I find the words to make a distant friend,
and check them twenty times before I send,
an error-checking code in every byte.
We find a space in meatspace we can meet.
I shuffle past and only see my feet,
for you I know by words and not by sight.
I linger and pretend that I’m not there,
you find me in the end but I’ll not dare
to speak the words I only know to write.
No sooner are they loud enough to hear,
I go back in my shell for one more year.
We meet again, I recognise your face
but still can’t find the words to match your pace.
They’re crushed in scattered pauses far too tight.
I watch your wordfights, watch you shoot the breeze
I savour each riposte at each reprise
but when they’re aimed at me I flee in fright.
But battles one by one’ll turn to chances,
I creep along the tunnel by advances
And start to see a distant shaft of light
but with the light I see my train appear,
and go back to my home for one more year.
When next we meet I’m not so far behind,
I speak whenever something comes to mind,
I know your mouth just speaks, it doesn’t bite.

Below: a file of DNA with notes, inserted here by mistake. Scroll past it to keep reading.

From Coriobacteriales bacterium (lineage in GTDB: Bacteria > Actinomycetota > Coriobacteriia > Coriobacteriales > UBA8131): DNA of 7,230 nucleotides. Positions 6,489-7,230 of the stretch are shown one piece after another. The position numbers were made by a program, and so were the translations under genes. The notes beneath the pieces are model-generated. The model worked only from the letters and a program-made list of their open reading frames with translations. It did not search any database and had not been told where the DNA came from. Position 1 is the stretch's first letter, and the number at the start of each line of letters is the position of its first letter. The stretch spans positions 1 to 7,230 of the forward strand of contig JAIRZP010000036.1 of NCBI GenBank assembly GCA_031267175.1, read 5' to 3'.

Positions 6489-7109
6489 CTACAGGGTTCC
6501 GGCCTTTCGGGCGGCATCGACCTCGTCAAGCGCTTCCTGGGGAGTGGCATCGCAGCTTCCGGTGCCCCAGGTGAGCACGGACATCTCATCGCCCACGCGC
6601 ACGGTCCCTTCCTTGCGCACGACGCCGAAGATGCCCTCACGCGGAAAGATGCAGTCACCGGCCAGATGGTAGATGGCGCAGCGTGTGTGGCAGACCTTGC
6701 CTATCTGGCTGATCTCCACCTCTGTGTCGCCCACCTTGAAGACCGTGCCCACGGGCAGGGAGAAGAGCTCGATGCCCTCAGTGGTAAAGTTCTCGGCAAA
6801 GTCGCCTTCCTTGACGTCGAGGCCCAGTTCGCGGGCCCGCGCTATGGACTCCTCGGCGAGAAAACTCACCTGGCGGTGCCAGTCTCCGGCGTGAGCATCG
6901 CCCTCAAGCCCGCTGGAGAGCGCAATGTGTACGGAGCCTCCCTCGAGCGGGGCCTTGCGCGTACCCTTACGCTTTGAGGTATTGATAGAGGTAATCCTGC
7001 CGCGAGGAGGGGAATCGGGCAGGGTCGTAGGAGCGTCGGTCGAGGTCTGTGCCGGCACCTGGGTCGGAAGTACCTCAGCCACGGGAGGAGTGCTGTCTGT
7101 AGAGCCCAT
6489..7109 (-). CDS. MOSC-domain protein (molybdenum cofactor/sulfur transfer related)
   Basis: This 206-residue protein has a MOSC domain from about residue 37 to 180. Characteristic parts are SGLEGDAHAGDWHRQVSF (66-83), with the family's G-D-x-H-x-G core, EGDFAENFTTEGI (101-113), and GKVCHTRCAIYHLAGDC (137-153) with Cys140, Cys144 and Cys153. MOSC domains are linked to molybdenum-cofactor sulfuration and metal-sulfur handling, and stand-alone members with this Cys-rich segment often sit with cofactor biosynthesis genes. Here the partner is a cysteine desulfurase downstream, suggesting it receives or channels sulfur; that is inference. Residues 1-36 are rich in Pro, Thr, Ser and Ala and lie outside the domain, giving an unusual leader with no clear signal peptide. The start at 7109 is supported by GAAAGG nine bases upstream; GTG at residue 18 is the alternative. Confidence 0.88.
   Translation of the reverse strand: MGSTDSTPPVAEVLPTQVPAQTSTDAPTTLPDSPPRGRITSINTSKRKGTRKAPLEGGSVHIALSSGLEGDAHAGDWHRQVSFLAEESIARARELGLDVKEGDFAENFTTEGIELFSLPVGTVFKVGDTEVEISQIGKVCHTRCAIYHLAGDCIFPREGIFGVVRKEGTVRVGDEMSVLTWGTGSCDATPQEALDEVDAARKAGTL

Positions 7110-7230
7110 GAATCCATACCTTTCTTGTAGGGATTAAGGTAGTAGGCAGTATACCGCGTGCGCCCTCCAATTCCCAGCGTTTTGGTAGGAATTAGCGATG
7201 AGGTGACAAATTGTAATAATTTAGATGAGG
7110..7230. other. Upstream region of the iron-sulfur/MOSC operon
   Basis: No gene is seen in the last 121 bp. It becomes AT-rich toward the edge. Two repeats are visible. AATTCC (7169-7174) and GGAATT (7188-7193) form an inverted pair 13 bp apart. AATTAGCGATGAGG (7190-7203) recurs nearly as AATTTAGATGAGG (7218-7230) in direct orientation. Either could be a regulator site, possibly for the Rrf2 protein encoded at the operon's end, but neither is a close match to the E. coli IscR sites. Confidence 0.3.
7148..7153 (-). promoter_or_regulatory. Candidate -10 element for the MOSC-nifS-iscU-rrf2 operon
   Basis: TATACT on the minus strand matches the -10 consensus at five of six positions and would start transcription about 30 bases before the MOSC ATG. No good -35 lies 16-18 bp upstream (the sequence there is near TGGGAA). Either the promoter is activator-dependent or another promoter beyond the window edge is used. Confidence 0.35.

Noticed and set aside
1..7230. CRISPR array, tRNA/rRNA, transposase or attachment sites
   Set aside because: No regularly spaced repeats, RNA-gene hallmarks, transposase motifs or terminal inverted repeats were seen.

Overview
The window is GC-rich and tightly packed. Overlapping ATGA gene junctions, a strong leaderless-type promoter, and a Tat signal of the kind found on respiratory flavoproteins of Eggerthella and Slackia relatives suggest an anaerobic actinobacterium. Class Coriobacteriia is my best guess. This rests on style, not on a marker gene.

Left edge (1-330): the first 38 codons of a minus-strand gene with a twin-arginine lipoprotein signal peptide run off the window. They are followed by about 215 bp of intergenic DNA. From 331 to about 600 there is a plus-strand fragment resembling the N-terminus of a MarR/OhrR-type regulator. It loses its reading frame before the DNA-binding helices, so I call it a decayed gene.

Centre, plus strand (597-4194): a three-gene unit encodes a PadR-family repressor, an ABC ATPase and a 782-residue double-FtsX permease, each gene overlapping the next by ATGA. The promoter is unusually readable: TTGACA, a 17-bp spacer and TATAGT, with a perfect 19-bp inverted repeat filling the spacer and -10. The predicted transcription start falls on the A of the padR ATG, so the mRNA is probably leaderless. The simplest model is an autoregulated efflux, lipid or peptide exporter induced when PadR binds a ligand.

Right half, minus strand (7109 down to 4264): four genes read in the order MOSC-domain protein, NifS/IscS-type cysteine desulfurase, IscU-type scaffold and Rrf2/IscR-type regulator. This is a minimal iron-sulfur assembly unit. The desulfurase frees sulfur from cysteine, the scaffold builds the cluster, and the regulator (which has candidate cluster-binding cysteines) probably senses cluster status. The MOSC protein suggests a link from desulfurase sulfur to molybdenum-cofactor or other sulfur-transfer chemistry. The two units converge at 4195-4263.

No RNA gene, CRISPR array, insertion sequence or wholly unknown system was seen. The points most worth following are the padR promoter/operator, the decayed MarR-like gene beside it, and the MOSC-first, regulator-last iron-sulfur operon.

I speak before I’ve checked it twenty times
I post before I’ve found some better rhymes,
It doesn’t matter if it isn’t right.
For ten mistakes I say a dozen things,
so why not flap my tongue and flap my wings?
I take the plunge and try to take a flight,
and whack into a wall. It’s very clear
I’ll still be in this cage for one more year.
I went to the Apple Expo and Mac LAN in Paris this week, so I knew I wouldn’t be able to do the second part of the history of the LHC. But I had something else LHC-related in the works which I thought I might be able to finish. When I got home on Sunday afternoon, rather tired from staying up all night at the LAN and only sleeping three hours on the train home, I didn’t feel like finishing it. I felt like miraculously coming up with something new, simple, and quick, like the pantoum I did in that writing workshop several years ago. I’d just follow some kind of straightforward exercise and end up with something.
It took a couple of hours to come up with a straightforward exercise, during which I was listening to the internet broadcast of a concert that one of my favourite singers, Jérémie Kisling, gave while I was at the LAN in Paris. Then I remembered I’d always been fascinated by the rhyme scheme for his song Carambar, and wanted to write something in that rhyme scheme, if only to find out whether it sounds good when not sung. So that’s what I did, although my poem is not as structured as his, has longer lines, and is on a completely different subject. In fact it’s loosely based on the last three Apple Expos I went to. So many people in Geneva speak English that I have to go to Paris to practise French.